'Law & Order' looks authentic but lacks substance

September 13, 1990|By David Zurawik | David Zurawik,Sun Television Critic

"Law & Order" is not a bad idea: It's half police drama, half courtroom drama.

RTC NBC uses the term "two-tiered drama" to describe the new show, which premieres at 10 tonight on WMAR-TV (Channel 2). Tier one is a team of detectives solving a crime. Tier two is a team of assistant district attorneys punishing the criminal. Crime and punishment.

"Law & Order" certainly has the police-drama look. Big-city, neon-lit nights on the streets; plastic foam cups, scarred metal desks, harsh overhead lighting at the precinct house.

It has a couple of seen-it-all-but-dedicated detectives, too: Stocky George Dzundza plays New York City Detective Max Greevey. Christopher Noth plays hisyoung partner, Mike Logan.

And "Law & Order" has the courtroom drama look, too. Weatherworn municipal courthouse, marble corridors and dark, book-lined judicial chambers; plastic foam cups, scarred metal desks, harsh overhead lighting at the assistant district attorney's office.

It has a couple of overworked-but-dedicated prosecuting attorneys in three-piece suits back at the DA's office, too. Michael Moriarty plays Ben Stone. Richard Brooks plays Paul Robinette.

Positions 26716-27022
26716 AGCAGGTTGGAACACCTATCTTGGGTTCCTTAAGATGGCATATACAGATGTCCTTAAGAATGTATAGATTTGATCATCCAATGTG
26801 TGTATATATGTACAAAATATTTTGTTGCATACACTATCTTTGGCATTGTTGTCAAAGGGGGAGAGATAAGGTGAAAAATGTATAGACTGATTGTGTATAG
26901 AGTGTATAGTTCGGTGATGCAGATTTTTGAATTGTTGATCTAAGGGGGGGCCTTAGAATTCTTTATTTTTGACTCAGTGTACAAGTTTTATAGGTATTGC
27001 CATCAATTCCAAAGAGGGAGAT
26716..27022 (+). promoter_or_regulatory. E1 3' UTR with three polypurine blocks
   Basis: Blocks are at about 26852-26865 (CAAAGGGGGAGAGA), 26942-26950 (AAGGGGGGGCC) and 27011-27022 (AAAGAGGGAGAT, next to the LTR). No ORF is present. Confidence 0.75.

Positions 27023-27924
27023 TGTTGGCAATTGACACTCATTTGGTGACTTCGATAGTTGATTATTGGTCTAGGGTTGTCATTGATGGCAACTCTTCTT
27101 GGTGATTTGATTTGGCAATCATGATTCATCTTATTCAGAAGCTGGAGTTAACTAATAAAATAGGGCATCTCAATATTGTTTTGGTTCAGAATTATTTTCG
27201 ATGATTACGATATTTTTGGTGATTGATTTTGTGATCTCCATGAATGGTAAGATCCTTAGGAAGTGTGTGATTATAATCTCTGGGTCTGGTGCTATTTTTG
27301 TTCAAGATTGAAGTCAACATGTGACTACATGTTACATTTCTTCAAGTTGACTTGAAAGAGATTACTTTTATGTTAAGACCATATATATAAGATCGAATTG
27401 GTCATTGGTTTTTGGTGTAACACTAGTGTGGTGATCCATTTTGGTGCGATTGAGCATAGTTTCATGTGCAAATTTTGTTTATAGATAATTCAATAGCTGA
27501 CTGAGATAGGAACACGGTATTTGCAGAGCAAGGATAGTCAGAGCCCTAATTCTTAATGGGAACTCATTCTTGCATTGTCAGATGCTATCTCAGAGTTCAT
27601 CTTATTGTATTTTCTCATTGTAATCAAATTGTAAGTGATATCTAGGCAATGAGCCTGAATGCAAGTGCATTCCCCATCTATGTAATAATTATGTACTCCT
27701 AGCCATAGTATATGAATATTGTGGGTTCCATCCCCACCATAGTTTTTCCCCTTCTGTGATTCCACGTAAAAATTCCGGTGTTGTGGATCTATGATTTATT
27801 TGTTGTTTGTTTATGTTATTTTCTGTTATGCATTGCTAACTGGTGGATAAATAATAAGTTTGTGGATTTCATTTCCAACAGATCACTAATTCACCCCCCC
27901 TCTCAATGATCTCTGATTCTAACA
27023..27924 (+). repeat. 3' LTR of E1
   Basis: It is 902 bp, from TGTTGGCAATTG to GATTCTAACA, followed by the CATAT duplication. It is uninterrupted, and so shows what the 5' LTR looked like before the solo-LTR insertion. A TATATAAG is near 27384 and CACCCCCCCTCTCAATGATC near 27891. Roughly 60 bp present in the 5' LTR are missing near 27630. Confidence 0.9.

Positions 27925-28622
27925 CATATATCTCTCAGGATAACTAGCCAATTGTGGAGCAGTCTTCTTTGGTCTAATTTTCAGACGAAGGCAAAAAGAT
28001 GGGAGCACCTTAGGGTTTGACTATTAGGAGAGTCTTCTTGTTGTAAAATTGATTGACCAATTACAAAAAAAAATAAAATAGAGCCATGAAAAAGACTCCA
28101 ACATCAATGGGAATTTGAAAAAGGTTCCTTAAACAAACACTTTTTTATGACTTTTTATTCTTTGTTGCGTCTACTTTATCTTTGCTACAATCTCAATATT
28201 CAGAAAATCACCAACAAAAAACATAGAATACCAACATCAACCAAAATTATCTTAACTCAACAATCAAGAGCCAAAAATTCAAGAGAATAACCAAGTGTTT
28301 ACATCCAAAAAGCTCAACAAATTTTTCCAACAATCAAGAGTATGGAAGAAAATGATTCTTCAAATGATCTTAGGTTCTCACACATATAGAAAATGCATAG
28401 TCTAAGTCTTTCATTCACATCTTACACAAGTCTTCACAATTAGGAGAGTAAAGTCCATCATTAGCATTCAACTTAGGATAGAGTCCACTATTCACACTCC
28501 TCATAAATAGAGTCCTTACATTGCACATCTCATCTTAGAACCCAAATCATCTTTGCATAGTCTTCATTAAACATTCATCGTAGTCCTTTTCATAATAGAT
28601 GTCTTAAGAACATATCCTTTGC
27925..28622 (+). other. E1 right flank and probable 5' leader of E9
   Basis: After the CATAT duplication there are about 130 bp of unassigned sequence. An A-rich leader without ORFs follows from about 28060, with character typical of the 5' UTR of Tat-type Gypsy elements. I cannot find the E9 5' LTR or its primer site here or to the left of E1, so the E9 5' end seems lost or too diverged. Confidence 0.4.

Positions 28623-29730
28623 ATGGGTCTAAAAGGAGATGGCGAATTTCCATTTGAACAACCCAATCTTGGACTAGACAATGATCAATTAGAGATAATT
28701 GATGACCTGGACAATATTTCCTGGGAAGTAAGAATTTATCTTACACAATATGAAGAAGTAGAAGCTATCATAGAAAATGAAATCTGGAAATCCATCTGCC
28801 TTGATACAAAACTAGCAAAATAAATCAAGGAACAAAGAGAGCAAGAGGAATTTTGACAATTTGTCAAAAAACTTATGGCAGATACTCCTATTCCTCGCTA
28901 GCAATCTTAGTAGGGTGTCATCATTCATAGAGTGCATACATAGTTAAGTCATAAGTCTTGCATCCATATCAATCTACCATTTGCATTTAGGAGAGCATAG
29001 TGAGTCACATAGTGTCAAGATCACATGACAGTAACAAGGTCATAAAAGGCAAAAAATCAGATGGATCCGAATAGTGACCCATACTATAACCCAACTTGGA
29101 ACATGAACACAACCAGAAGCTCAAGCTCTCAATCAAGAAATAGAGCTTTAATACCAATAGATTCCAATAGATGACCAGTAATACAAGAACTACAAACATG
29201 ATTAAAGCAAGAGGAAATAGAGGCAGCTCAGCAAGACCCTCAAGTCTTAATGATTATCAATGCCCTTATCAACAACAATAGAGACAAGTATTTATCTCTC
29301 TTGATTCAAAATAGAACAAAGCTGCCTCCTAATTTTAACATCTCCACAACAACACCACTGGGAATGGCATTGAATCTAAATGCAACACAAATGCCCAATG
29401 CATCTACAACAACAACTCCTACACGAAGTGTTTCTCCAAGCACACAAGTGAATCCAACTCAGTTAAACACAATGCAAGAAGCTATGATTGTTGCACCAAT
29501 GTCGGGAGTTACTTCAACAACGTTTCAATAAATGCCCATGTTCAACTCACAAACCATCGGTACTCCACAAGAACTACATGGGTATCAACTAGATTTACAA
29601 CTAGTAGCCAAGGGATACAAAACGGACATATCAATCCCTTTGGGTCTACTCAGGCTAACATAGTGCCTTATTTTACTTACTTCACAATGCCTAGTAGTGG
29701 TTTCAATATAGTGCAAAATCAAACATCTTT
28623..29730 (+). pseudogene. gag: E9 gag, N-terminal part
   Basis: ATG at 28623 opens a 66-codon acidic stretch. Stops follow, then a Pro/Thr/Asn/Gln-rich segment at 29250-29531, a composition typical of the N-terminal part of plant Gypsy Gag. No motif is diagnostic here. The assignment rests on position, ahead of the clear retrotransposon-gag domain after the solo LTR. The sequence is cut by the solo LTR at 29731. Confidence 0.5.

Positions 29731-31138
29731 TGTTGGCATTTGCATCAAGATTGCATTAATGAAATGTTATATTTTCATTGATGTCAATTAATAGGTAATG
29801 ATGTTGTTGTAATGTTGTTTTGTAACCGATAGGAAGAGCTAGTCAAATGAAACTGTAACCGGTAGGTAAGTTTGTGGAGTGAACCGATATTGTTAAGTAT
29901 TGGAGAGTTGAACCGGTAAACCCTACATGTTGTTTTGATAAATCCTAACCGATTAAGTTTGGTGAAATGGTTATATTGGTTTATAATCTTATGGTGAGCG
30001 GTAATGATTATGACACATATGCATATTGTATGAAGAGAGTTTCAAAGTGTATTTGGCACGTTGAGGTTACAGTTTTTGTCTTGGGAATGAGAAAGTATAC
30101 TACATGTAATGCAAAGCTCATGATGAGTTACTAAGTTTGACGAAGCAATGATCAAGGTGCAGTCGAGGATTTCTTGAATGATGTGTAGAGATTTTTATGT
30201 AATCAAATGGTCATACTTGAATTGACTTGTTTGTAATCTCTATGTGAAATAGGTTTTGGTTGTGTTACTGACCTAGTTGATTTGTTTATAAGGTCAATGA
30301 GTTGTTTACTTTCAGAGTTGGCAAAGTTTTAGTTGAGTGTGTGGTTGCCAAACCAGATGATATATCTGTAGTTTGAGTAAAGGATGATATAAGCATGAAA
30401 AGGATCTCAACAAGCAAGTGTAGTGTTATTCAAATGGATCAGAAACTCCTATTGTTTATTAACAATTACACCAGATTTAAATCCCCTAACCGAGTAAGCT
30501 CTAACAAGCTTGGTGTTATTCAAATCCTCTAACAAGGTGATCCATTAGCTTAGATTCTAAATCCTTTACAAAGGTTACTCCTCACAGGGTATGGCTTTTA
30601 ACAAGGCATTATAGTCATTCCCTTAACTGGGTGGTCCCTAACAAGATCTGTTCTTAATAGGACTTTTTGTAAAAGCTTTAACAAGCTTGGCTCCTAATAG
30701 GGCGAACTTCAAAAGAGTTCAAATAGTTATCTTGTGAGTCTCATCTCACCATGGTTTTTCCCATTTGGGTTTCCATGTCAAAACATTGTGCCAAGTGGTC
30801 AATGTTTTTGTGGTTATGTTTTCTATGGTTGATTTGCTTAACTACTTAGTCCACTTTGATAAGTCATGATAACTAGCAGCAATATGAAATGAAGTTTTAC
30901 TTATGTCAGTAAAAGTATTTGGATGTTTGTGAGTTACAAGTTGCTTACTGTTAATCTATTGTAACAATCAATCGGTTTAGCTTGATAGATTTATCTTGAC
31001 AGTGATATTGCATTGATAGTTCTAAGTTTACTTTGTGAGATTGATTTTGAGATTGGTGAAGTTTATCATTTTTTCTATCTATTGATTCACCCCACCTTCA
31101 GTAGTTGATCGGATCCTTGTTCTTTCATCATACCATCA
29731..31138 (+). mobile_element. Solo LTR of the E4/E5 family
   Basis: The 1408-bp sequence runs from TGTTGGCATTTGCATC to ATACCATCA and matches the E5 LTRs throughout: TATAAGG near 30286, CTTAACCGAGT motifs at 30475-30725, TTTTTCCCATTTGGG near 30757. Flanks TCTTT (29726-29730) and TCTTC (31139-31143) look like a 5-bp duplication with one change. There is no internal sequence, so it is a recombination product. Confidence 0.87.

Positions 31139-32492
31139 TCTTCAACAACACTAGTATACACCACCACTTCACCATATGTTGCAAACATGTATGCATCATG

L "Law & Order" has the look, all right. But that's about all.

Tonight's show is about the death of a young woman in a hospital emergency room. She only needed antibiotics for an infection, but was given an injection of another drug onorders from a drunken physician. When the drug interacted with one she was already taking, she died. The hospital tried to cover up the mistake because the doctor responsible is one of the most distinguished on staff.

Greevey and Logan make a case against the haughty doctor. Stone takes it into court. It's an interesting case, but for all the talent between Dzundza and Moriarty, they never get their characters beyond one-note performances of righteous indignation and moral superiority. Since we never knew the victim, it is hard to care about anyone and anything happening on the screen in anything more than an abstract way.

This is series television that looks good but ultimately goes nowhere. They photographed the machine but forgot about its soul.

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